Is Mayoral Candidate Walter Moore a Billboard Enabler? Or Just In Love With Neon?
As the March primary election nears, L.A. mayoral candidate Walter Moore is taking some heat from bloggers who are questioning his day job. Moore, who is running for the big spot for the second time, is an attorney with Richard Hamlin Attorneys.
The Los Angeles-based law firm, which specializes in land-use eminent domain and billboard law, carries a slogan on a outdoor advertising website that states: "We have been making the world safe for billboards since 1985."
That slogan and Moore's own history of representing billboard
heavyweight Clear Channel Outdoor has irked a few. So has his
acceptance of campaign contributions
from Clear Channel Outdoor. It is a heated issue. A few weeks ago,
Councilman Jack Weiss, who is running for City Attorney, was hammered
for accepting $1,000 in campaign contributions from Barry Rush, the
president of World Wide Rush - the Philadelphia-based supergraphics
company that has plastered giant wrap-around signs on buildings all
over town, including the huge Tropicana ad on the side of 10801 National Boulevard.
Blogger Joe Mailander at Street Hassle
reports that Moore recently accepted a $500 campaign contribution from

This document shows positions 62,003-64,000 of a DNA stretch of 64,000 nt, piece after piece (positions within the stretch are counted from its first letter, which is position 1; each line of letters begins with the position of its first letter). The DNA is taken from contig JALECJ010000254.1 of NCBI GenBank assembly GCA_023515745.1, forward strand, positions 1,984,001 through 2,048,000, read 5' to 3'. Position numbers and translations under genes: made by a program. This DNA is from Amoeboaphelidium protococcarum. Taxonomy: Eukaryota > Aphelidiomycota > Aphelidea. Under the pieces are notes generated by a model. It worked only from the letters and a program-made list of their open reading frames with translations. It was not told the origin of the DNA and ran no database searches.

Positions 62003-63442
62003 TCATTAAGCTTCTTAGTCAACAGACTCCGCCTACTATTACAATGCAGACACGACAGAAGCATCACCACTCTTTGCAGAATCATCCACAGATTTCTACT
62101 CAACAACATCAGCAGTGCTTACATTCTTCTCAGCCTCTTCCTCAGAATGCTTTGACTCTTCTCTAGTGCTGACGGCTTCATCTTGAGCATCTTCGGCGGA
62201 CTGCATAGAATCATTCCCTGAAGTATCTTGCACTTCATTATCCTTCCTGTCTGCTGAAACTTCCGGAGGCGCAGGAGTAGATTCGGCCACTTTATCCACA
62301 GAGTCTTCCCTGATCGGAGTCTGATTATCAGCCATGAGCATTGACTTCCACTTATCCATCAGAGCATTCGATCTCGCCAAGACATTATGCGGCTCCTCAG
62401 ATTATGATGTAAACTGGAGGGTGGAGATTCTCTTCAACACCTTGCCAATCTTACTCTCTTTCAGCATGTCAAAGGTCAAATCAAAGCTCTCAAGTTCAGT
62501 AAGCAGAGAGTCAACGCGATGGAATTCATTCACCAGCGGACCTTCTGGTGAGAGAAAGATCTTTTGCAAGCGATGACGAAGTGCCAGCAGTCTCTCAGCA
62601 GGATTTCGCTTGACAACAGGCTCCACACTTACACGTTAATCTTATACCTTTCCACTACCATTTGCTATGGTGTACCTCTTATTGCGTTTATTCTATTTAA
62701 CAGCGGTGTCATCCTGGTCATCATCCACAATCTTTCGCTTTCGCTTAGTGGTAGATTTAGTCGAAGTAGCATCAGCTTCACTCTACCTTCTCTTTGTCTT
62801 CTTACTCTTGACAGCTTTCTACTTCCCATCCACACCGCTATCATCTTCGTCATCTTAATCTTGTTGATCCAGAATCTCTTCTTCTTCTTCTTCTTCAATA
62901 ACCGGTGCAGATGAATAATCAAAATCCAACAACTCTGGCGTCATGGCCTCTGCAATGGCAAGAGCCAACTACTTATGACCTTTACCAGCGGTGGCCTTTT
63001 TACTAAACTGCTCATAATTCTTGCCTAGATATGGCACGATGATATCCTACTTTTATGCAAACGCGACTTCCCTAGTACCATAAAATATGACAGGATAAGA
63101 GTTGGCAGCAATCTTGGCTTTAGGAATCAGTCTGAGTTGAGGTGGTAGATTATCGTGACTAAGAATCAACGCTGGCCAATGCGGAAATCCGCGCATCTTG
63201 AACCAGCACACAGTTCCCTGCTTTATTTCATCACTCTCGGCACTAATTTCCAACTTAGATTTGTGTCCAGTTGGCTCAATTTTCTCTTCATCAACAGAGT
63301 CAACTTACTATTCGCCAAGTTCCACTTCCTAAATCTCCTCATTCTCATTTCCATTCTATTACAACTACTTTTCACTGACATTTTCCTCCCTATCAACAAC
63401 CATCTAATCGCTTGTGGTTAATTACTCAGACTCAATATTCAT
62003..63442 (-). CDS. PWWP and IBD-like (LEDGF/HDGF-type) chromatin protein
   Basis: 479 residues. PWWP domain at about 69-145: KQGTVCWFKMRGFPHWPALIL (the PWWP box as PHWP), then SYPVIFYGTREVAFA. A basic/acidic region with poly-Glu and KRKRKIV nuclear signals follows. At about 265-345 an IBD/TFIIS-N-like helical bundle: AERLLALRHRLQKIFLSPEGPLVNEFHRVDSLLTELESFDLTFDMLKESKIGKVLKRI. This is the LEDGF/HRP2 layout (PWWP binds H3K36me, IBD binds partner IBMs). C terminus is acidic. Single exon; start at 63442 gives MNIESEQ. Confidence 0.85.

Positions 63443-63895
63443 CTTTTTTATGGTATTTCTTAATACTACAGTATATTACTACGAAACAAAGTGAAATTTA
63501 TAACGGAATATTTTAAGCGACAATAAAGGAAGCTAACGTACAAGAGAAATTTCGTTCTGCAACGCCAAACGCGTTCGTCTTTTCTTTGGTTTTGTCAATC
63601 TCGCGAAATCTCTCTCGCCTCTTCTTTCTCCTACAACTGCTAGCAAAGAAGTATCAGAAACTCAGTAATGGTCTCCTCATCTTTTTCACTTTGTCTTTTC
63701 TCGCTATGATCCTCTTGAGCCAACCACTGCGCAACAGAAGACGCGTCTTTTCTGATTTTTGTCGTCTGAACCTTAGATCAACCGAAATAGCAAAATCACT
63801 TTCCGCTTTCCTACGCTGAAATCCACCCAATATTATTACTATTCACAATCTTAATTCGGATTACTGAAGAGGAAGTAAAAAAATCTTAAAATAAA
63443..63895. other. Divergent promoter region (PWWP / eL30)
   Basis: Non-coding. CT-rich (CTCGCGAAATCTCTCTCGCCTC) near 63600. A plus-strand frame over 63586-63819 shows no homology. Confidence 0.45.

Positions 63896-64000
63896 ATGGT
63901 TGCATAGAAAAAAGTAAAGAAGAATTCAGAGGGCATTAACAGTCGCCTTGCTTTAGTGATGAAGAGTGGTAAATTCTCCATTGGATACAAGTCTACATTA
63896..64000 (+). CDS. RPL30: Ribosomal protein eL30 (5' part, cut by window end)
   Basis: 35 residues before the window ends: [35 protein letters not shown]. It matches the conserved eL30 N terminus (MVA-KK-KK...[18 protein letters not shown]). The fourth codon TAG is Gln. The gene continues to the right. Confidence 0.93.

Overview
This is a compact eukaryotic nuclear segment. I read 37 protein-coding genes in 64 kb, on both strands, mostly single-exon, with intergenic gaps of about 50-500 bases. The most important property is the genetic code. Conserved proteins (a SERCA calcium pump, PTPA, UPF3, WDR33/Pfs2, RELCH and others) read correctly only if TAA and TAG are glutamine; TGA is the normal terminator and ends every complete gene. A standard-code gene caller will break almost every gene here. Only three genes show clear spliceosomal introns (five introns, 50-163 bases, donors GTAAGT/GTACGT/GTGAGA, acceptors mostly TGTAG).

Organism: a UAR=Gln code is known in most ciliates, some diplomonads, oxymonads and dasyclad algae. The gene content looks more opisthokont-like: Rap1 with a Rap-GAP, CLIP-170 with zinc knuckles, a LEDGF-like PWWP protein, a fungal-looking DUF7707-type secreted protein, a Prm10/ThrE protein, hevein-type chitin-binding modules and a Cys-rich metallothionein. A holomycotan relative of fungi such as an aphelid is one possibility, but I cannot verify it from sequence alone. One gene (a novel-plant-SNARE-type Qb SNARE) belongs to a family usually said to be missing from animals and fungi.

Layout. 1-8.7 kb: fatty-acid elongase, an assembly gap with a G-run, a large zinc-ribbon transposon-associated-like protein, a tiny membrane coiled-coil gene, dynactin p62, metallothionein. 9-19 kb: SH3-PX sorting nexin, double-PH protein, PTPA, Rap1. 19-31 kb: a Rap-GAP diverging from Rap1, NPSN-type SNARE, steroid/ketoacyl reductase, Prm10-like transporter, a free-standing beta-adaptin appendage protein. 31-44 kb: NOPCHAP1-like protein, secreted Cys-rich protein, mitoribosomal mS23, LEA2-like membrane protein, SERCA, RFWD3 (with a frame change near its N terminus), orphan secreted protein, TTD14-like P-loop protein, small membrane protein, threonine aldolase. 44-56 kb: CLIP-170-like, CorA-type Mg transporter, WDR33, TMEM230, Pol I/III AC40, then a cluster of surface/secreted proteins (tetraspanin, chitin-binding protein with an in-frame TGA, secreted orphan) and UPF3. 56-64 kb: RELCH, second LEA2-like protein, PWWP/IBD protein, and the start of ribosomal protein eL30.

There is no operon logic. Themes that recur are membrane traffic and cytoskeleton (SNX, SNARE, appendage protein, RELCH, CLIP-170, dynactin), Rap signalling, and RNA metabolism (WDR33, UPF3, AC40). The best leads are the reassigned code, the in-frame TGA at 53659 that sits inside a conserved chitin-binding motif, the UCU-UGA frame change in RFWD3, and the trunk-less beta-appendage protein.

Clear Channel Outdoor. Mailander also mentioned that Moore spent
thousands of bucks on advertising on Clear Channel radio stations.
to the City Ethics Commission, Moore also accepted campaign
contributions from building inspectors from the Department of Building
& Safety- the same department that has failed to get a enforcement
handle on the city's 4,000 suspected illegal billboards.
So is Moore a billboard enabler?
Moore tells the L.A. Weekly
that the hype about his affiliation with billboard companies is
overblown. The Westchester attorney admits that he does represent
billboard companies but mostly in disputes with building owners. "An
attorney representing a billboard company doesn't necessarily make you
Satan!" he says.
the company's sign and put up offensive material that pissed off local
residents. The billboard showed the rapper squatting on a toilet with a
slogan that read: "I am the shit."
"It was the only time I had a settlement conference where the adversary's hands were chained to the table," says Moore.
says he is against a complete ban on billboards. He criticizes the
city's lack of enforcement teeth and points his finger at Mayor Antonio
Villaraigosa for allowing the illegal billboard industry to run amok in
"I dare anyone to show me one thing that Villaraigosa has done to stop the proliferation of billboards...What has he done?"
About digital billboards?
says: "If they are pointed in someone's bedroom at night it is a really
bad idea. But if they are at a stop light in a commercial area, and I
am bored out of my head in traffic, I personally like them . . . I am
not for a complete ban of digital . . . This will sound dumb -- I like
seeing the ads for The Simpsons . . . I got married in Las
Vegas so neon doesn't scare me . . . But, if the people don't want them
then we don't have to have them. Some things I feel strongly about and
that is not one of them."
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